Religion & Moral Psychology
Culture, Psyche, and Religion
Bodies and Souls
Multicultural
Cultural Anthropology
Cultural Narratives (Prerequisite: Must be Junior standing)
Images of Culture
Diversity of Counseling Psychology and Mental Health
Feminism and Intersectionality
Globalization, Culture, and Communication
Voice and Gender
Fundamentals of Intercultural Communication
Advanced Intercultural Communication
Social Justice in a Global Context: Theory and Practice
Gender in Society (Prerequisite: SOCI 1810)
Social/Relational
Communication in Personal Relationships
The Dark Side of Relationships
Gender and Communication
Family Communication
Mediated Communication and Relationships
The Family (Prerequisite: SOCI 1810)
The Psychology of Couples Relationships: From Dating to Mating and Beyond (Prerequisite: PSYC 1001)
Intellectual/Career
Managing Your Financial Affairs
Career Decision Making (2 credits)
Peer Counseling (2 credits)
Speaking on Ideas that Matter
Communication in the Workplace
Conflict Management
Creativity, Innovation, and Design Thinking (Prerequisites: MGMT 2100 and admission to Daniels.)
Topics in Management (Prerequisite: Degree checkpoint 2 and MGMT 2100)
Total Credits24

WELL 1013 Introduction to Wellness Studies (4 Credits)

This course is designed to help students critically analyze concepts and theories of wellness and to promote wellness in their everyday lives. An emphasis will be placed on the research and application of knowledge and skills to increase personal awareness of health and to promote wellness and quality of life.

WELL 2013 WLLC: Introduction to Wellness (1,2 Credit)

This course is designed to help students critically analyze the determinants of wellness and to promote wellness in the everyday lives we lead, both personally and as members of a community. An emphasis is placed on the research and application of knowledge and skills to increase personal awareness of health and to promote wellness in the quality of life in a community. Restricted to Wellness LLC students.

WELL 2014 WLLC: Community and Social Wellness (1,2 Credit)

This course helps students explore their own perspectives and identities in terms of community and social wellness. Students explore different facets of the community from a development approach to analyze critically what determines the relationship between community wellness and social wellness across time, the life cycle, socio-economic boundaries, cultures and communities. An emphasis is placed on informed discussion, working together, sensitivity to others' perspectives, and creating greater awareness of our power to effect change in our community and our world. Restricted to Wellness LLC students.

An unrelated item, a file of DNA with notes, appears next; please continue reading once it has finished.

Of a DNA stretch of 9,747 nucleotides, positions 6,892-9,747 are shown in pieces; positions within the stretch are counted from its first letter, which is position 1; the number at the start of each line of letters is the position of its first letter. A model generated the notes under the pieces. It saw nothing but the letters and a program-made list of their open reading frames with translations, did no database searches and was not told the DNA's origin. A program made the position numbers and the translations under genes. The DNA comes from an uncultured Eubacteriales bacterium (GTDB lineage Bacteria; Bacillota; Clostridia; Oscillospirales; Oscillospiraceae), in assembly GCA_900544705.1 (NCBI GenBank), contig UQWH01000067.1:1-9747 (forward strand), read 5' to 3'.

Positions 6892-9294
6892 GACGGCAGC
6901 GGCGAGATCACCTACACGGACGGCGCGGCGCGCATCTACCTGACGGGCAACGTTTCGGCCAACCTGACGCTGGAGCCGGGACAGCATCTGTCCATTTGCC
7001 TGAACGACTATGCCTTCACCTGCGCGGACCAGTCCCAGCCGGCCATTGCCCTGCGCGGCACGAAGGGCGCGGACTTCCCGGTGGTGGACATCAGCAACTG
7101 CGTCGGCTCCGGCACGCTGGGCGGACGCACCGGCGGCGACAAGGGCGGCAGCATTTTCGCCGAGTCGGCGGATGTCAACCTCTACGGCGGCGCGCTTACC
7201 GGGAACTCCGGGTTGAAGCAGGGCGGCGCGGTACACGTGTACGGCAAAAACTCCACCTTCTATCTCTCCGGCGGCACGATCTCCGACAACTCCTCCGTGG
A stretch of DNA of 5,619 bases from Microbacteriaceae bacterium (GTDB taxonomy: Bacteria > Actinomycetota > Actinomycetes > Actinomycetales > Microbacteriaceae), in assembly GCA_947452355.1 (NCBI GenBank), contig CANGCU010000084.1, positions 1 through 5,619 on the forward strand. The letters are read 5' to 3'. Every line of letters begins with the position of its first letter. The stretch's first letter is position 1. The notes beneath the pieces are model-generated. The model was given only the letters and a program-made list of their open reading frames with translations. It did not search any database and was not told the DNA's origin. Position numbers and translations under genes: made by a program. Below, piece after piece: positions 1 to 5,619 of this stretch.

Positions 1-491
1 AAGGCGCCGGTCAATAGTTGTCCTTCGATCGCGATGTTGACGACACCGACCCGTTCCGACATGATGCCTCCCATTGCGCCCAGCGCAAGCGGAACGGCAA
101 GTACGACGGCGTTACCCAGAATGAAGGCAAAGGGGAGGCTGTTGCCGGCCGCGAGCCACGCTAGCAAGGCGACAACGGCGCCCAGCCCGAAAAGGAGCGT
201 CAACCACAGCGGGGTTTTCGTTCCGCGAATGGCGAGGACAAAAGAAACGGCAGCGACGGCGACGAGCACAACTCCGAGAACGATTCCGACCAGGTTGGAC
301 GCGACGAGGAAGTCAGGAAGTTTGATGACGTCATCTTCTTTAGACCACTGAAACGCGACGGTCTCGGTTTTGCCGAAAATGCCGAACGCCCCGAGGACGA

WELL 2015 WLLC: Spiritual and Emotional Wellness (1,2 Credit)

This course helps students explore their own perspectives and identities in terms of spirituality as it relates to personal wellness. The course creates opportunities for students to explore different spiritual experiences to analyze critically the relationship between spirituality and wellness across time, the life cycle, various socio-economic levels, cultures and communities. An emphasis is placed on informed discussion, sensitivity to others' perspectives, and creating great awareness in our community. Restricted to Wellness LLC students.

WELL 2100 Writing for Wellness (4 Credits)

Mental health problems among college students have increased significantly in recent years, and student depression rates have doubled since 2009. However, a growing body of research suggests that many individuals can improve feelings of wellbeing through a variety of writing practices, including journaling, critical reflection, and expressive writing. Inspired, in part, by Yale University’s most popular course, “The Science of Wellbeing,” this wellness course explores current research on wellbeing, and engages students in the role writing can play in personal, academic, and professional wellness. In this course, students explore academic research on writing for wellness, experiment with wellness writing approaches themselves, and design a wellness writing self-study.